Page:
In lieu of the recent discussion about ‘quality’ television, it made me question what we’re becoming as an audience.

The general response, by the people who defend shows like, The Shire or Jersey Shore etc. etc. etc. is, “It’s so bad, it’s good!” or “It’s just for a laugh!”

But when pushed for an articulate explanation as to what it is they ‘like’ about it or how it’s funny…there is only the sounds of crickets.

That’s because there is nothing they can say about the tripe they’re watching – in fact, some of them explain with an, “I dunno, it just is.”

Yet they’re popping up everywhere. Why? Because it’s what the creators and producers think we want.

Is it?

Well, the tragic part is that it does appear to be what the masses want. I’m sure there will be many people glued to their seats, watching the next gripping and exciting installment of their favourite show of ‘tacky and fickle’.

Are they in the majority?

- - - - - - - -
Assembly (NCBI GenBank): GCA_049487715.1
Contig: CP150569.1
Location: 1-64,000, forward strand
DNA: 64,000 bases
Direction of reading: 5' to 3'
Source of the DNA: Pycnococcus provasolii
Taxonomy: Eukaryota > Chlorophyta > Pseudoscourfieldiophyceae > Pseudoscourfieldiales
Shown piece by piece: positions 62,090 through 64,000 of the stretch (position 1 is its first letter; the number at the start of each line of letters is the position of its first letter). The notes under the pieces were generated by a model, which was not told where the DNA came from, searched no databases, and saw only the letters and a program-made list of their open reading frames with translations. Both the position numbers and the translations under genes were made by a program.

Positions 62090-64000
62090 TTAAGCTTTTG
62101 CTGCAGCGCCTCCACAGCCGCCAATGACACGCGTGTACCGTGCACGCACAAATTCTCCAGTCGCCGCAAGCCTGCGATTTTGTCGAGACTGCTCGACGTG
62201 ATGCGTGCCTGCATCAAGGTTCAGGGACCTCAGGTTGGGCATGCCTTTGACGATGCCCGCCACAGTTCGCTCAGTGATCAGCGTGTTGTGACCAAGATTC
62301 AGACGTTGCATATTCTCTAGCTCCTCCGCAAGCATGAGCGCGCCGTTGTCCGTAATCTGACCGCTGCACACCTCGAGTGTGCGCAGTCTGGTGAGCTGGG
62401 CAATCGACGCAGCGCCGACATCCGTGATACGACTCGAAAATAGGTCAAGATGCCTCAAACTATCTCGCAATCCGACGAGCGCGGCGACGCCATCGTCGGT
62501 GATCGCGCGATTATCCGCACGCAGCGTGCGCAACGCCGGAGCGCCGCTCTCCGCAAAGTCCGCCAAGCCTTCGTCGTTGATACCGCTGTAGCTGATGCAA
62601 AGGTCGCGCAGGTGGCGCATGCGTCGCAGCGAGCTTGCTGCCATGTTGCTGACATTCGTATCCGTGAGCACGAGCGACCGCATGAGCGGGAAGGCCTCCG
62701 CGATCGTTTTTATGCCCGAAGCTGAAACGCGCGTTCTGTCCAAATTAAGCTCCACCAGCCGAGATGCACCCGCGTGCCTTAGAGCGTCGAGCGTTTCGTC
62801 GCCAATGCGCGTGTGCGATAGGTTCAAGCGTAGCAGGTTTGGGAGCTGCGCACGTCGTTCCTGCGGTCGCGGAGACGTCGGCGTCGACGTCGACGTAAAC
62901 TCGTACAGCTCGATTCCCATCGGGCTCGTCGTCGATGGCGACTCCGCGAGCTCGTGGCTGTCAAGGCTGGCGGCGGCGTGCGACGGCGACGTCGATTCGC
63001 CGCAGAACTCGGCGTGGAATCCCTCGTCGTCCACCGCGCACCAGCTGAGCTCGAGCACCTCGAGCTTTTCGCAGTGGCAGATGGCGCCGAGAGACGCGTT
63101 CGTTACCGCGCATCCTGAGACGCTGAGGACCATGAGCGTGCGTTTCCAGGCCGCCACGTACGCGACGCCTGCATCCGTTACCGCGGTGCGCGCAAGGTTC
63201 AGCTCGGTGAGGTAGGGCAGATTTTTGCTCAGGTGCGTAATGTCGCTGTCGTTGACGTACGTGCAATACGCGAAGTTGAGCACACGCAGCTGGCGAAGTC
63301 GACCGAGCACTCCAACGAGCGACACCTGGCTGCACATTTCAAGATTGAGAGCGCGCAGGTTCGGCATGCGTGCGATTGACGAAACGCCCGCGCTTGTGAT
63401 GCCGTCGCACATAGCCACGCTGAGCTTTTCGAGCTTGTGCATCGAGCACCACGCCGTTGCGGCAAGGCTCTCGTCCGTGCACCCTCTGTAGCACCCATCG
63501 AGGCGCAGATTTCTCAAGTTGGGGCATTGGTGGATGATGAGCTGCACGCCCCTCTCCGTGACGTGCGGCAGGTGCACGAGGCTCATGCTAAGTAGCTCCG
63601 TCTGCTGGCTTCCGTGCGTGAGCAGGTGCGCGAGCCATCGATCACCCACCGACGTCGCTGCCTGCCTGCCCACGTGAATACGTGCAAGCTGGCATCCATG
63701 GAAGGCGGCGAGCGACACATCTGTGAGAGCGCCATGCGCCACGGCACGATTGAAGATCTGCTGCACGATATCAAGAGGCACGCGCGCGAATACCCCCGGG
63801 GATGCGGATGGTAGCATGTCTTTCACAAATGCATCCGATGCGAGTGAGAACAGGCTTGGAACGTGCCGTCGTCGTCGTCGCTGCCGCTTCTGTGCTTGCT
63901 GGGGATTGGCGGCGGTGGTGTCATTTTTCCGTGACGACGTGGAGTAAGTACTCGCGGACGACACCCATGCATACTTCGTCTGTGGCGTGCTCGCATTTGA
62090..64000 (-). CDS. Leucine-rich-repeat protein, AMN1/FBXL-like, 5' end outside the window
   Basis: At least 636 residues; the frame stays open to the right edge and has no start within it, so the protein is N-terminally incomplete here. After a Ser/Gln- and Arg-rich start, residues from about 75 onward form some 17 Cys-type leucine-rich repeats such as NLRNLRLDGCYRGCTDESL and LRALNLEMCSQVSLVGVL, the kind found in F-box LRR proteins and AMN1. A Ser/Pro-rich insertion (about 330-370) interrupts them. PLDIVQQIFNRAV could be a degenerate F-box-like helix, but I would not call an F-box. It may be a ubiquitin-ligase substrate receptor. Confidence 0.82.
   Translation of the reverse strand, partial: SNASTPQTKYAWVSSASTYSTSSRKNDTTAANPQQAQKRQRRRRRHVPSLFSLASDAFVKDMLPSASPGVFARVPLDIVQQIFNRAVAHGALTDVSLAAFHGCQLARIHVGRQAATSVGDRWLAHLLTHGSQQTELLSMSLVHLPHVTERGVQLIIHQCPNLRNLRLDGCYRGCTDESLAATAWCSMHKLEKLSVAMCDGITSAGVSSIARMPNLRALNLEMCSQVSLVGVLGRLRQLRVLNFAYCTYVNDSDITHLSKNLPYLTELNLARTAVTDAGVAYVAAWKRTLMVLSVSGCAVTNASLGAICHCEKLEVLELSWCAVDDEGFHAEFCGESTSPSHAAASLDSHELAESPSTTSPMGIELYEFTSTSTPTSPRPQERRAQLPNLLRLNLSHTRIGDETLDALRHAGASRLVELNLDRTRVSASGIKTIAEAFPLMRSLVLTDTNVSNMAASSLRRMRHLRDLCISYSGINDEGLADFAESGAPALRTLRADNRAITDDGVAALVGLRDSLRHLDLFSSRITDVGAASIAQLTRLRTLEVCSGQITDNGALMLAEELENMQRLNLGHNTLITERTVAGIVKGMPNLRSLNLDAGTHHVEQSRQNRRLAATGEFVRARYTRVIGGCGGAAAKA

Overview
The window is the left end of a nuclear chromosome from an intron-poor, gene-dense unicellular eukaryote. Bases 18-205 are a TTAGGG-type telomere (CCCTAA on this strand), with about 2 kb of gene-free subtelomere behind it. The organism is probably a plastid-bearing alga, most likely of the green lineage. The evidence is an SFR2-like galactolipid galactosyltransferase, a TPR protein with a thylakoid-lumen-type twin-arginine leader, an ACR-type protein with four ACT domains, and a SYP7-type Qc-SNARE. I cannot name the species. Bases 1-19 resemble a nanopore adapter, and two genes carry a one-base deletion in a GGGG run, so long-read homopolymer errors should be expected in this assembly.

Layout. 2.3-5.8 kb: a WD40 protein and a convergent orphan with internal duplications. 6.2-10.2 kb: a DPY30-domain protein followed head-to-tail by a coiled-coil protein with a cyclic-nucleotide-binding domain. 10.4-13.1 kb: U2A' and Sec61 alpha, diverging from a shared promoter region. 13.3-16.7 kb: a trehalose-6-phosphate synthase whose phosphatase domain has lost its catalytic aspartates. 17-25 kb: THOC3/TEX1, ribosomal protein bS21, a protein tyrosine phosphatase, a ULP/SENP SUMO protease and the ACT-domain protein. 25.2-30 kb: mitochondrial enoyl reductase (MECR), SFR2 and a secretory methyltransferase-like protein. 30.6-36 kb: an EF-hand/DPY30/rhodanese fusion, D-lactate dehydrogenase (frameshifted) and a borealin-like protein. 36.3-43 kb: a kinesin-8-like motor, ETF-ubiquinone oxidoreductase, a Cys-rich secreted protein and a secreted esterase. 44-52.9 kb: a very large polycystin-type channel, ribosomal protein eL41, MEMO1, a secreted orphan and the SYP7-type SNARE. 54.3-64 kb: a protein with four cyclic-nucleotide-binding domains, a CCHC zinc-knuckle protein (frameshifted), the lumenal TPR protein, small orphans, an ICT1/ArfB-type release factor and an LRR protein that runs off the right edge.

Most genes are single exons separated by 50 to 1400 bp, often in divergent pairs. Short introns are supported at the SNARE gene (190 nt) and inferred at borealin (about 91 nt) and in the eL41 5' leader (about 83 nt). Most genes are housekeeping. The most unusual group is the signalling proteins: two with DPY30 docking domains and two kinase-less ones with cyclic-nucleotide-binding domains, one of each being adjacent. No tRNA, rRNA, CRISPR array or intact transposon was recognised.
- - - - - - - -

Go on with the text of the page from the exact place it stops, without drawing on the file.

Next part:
We appear like a nation of dumb and mindless, when these sort of shows are afforded our attention…and they gain ratings.

Question #75: Is there no sense of pride – knowing that we appear so easy to dupe?

This INFURIATES me because thanks to this perception, a lot of us are being held to ransom, as the choices of what to watch – for entertainment – are so limited.

Worse still, people are making money off it. Your attention = money.

We need to be more frugal with who gets our attention because at the moment, it appears that when a ‘carrot’ with big boobs is dangled – we follow – like children behind the Pied Piper.

Or we say nothing.

A few years ago, when I was on an excursion with students, I noticed that there was a new energy drink in the shops, called Pussy.

I talked to the students in my year group about seeing this drink. I told them of how I imagined the guy who thought it up – thinking about how he would get rich – he himself imagining guys saying to each other, “I’m going to drink some Pussy!” *HawHawHaw/SnortSnort*

I said to them, “Don’t make him right! Do not give him a cent!”

I urge you to think the same way about what’s being dished out and sold to us as being ‘popular’. Step back and take a look at the core of what’s being sold.